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Tom's finds that 'less, low and no' describe new snacks

What may be the first complete line of salty snack foods in low- and no-fat versions is now debuting from Tom's Foods. Known as a regional manufacturer, Tom's is now taking the lead in package design.

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Tom's Foods has always made good products. But rarely has it put them in packages that anyone noticed. Now that's changing as the company has learned that reduced- or no-fat products demand different graphic and structural packaging approaches.

Columbus, GA-based Tom's worked with The Package Design Center (Dallas, TX) to develop a graphic approach that tells the fat story without a great deal of subtlety-but with a visual appeal aimed at attracting customers new to Tom's products.

"This is really a major graphic change for us. Historically, each of Tom's products has had its own product identity," says Dave Dugan, project manager. "Each package design is specific to a given item. We haven't had a unified design to our packages, except that they all carry the Tom's logo."

Learning from SnackWell's(TM)

Thanks to both the successes and the failures in marketing reduced-fat products by others, Tom's recognized the need to develop a total family of products. Dugan points to Nabisco's early lack of success with low-fat Oreo cookies that were merchandised next to the regular Oreo cookies.

"Then Nabisco developed SnackWell's, where they put all their reduced-fat products into the SnackWell's family, and they merchandised them separately from their regular products. And we all know how successful that's been," Dugan says. With that in mind, Tom's felt it really didn't need to test its products.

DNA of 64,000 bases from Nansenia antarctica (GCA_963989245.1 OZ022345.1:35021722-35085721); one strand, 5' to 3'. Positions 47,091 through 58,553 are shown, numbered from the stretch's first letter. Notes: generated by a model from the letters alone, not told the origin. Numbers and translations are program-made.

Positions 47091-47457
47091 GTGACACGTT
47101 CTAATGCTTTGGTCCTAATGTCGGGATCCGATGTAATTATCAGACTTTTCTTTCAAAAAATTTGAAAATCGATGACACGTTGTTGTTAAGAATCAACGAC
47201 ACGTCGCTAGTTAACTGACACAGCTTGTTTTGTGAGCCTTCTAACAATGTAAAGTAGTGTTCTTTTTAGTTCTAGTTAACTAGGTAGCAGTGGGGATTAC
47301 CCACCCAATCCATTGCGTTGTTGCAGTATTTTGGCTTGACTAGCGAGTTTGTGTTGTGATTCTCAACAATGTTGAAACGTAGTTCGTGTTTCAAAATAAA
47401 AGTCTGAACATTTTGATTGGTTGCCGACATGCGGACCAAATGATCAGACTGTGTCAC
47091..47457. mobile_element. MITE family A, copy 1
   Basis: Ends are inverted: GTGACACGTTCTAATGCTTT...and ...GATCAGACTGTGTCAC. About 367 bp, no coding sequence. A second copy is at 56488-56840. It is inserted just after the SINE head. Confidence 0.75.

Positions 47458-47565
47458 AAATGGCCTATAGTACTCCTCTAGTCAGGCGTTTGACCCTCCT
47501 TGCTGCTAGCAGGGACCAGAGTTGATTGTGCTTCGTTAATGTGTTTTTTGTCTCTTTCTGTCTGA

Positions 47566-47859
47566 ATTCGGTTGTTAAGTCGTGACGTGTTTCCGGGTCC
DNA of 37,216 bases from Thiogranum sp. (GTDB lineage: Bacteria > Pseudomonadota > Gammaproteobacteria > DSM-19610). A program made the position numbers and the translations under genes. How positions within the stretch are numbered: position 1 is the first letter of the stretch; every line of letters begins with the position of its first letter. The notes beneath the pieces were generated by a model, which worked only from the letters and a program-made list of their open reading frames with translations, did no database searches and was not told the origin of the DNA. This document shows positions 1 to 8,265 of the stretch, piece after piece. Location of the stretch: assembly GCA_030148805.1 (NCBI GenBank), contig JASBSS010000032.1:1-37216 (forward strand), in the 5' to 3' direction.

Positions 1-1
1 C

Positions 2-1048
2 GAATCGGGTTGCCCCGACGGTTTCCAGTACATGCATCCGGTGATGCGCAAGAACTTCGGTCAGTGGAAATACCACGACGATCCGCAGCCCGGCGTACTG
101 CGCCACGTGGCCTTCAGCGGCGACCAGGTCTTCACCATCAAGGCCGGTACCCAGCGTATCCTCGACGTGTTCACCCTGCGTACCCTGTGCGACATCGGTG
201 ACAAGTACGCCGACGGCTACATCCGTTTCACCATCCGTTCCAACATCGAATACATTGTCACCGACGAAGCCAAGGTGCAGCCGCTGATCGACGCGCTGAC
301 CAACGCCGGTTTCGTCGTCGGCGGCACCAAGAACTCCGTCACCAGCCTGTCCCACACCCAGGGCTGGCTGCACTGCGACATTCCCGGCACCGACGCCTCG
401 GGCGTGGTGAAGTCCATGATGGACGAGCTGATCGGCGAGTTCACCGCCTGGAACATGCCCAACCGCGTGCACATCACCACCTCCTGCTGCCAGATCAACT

"We knew that consumers would look for a family of products sooner than for an individual product with a lower-fat formula."

At the same time, Dugan and Mac Johnson, Tom's senior director of marketing, recognized the need to put together an identity that would communicate the two product attributes for the new line: good flavor and a reduced- or no-fat ingredient statement.

"Our concern was that many of the initial entries into reduced-fat products were products that had little concern for flavor and taste. Some manufacturers seemed to think that if consumers wanted low-fat products, they'd buy them regardless of taste. Many of these products didn't make it," Dugan says.

Vending leads the way

Overall label language became an issue as Tom's worked to develop vending machine graphics for the new line. Originally, the machine would have displayed the legend, "Tom's low-fat snacks." But because of rules developed around the time the nutrition labeling requirements emerged, Tom's realized that consumers might expect that all products in the vending machine would be low-fat. Yet, by Food & Drug Administration definition, many products were instead "reduced-fat" products.

"To be accurate, we adopted the 'Tom's Less-Fat' phrase. Some of our products are, in fact, no-fat products. But for consistency, and to develop a way to identify all our packages, we decided to go with this phrase, along with the 'Great Taste!' descriptor. We wanted to communicate that we aren't sacrificing flavor just for the sake of removing fat. In other words, we imply that if it says Tom's on the package, it's going to taste good," Dugan emphasizes.

Taste aside, FDA has some rigid rules for the language that's acceptable on each pack. That's important because Tom's had some 48 SKUs to consider as it embarked on the first wave of products in the line (another 17 are on the drawing board).

In keeping with the FDA labeling requirements, Tom's decided to develop its packaging around all three levels: less-fat, low-fat and no-fat. All three of these descriptors would work in the diamond-shaped logo that had been developed by The Package Design Center.

Upscale markets